When it comes to the application of identity politics in the law, there is a long and necessary debate ahead of us. There are good arguments for progress and good arguments for limitations, and I am neither legally qualified or self-absorbed enough to think that I can meaningfully take a stand on the issue. This article is not an attempt to discuss the psychology, cultural context or implications of trans identity.
However, I feel no hesitation at all in taking aim at the scapegoat, and inaccurate poster child for the conflict surround trans rights: bathroom use.
Recently, the Canadian city of Hamilton, Ontario drew praise and condemnation alike when the city council unanimously passed legislation that allows trans people to use the bathrooms associated with their gender. The city became one of the first in the world to incorporate trans rights protections into its city bylaws.
And while there are many common sense arguments to support the legislation – for example, the public acceptance of trans individuals is known to have a positive effect on the life expectancy and incidence of mental illness within the community, where suicide rates are 1 in 9 and two-thirds suffer from agoraphobia – there is significant reticence in both Canada and the United States.
In Canada, this manifested most clearly in the form of bus ads put out by the Christian Heritage Party depicting a man entering the ladies showers with the caption “Competing Human Rights…Where is the Justice?” While these ads were taken down, they went a long way to convincing the trans population that the rest of the country did not want their rights protected.
In the United States, it has taken the form of the Trump White House reversing the policy of extending sex discrimination to bathroom rights, as well as proposed “bathroom bills” in several states which would deny access to public facilities for trans people.
Last week the shifting grounds of the White House’s position on trans rights caused the Supreme Court to cancel a scheduled hearing in the case of Gavin Grimm, a trans man who sued his school board to be allowed to use the boy’s washroom. Though the 4th Circuit Court of Appeals ruled in Grimm’s favor, it is unlikely the ruling will extend to other trans people this year.
The myth of trans people committing assaults in bathrooms is what propels most of the fear and dissent surrounding the subject. People often say they don’t want their little girl alone in a bathroom with what is essentially a man, or some similar nonsense. In an investigation of the 200 municipalities that allow transgender people to use the bathroom of their choice, CNN found that only one case of assault had ever been reported in relation to the issue. In that case, a non-trans man used the precedent to claim he identified as a woman in order to undress in a woman’s change room – his argument was dismissed, and charges were pressed.
However, even I have to admit that the issue is tempestuous – when is a case of gender identity or dysphoria advanced enough to warrant a change of bathroom? How does the law, and we as a society, decide when it is appropriate for a person to transition spaces where we do some of our private and intimate business?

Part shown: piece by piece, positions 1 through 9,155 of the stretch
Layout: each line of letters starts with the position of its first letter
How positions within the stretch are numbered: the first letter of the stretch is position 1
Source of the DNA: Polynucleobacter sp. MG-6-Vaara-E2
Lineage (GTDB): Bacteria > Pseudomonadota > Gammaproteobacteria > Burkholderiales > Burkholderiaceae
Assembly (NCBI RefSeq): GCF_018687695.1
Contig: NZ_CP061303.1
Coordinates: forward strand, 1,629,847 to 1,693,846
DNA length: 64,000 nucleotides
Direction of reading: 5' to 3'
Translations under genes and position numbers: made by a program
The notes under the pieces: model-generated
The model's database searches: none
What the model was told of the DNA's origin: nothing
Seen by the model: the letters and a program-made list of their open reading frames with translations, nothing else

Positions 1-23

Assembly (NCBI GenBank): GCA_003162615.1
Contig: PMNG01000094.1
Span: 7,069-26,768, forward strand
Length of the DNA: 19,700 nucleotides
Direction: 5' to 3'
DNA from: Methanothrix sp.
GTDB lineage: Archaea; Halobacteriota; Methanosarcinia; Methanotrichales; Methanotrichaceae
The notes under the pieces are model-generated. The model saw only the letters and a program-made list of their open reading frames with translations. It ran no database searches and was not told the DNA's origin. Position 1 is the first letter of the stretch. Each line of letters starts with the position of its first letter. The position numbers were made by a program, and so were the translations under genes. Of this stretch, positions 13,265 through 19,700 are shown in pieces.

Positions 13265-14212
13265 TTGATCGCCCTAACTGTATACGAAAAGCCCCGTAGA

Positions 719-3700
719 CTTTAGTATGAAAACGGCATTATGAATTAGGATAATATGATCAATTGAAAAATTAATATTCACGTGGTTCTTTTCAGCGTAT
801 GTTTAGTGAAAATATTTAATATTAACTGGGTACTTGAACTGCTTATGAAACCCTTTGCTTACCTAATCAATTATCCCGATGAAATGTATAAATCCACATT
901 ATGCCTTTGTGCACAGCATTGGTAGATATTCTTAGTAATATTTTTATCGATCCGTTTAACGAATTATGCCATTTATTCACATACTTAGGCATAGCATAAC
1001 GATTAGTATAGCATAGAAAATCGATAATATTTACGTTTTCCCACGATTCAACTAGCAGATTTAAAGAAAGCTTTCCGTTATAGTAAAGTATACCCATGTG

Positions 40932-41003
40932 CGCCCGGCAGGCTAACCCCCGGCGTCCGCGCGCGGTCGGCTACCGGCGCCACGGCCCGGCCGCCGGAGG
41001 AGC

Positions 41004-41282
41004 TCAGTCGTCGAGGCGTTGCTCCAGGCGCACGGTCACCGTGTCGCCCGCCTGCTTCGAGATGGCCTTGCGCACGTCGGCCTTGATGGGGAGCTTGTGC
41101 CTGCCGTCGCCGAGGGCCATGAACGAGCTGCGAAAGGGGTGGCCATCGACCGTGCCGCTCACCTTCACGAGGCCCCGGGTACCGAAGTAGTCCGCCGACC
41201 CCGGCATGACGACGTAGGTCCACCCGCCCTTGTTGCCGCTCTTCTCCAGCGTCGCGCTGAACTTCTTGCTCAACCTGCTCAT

It’s real simple: we stop gender assigned bathrooms altogether.
Think about it, an open room with lockable floor to ceiling stalls. No matter your gender, this model would improve privacy, safety, and accountability. If we’re all using the same bathrooms, then we have a greater vested interest in making sure they are safe.
The notion of segregating bathrooms based on gender seems to me as ridiculous as separating any other element of society on the same basis. Men and women share every other space, and in private have been sharing bathroom spaces for all of human history.
Separate bathrooms are a relic of a time gone by, a time when women were vulnerable to what men might do in bathrooms because there were no laws or societal pressure to protect them. Now that such laws and equality exist, I see no more reason to segregate a bathroom than a classroom or a workplace.
A recent poll found that 53% of Americans were opposed to bathroom bills and did not see the benefit in keeping trans people out of their preferred stalls. By extension, I think it is safe to assume that most Americans have larger concerns than who they pee next to.
Integrated bathrooms also have a surprising beneficiary, the people who suffer most under the current system: trans people. 70% of trans-identified people have reported being assaulted or harassed in a bathroom context, a figure that is astronomically higher than the rest of the population.
The thing I like most about the solution of integrated bathrooms – or maybe like just as much as the reduction in assaults and harassment of people using the “wrong bathroom” – is that it should appeal to both sides of the issue. Whether you’re a supporter of trans rights or not, everyone using the same bathroom removes the problem of systemic abuse of people over suspicion of crimes that are statistically unlikely to happen. If we all use the same facilities there is no room to tell certain folks they aren’t allowed in there, we judge them only by their conduct inside.
I think that’s a stall we can all get into.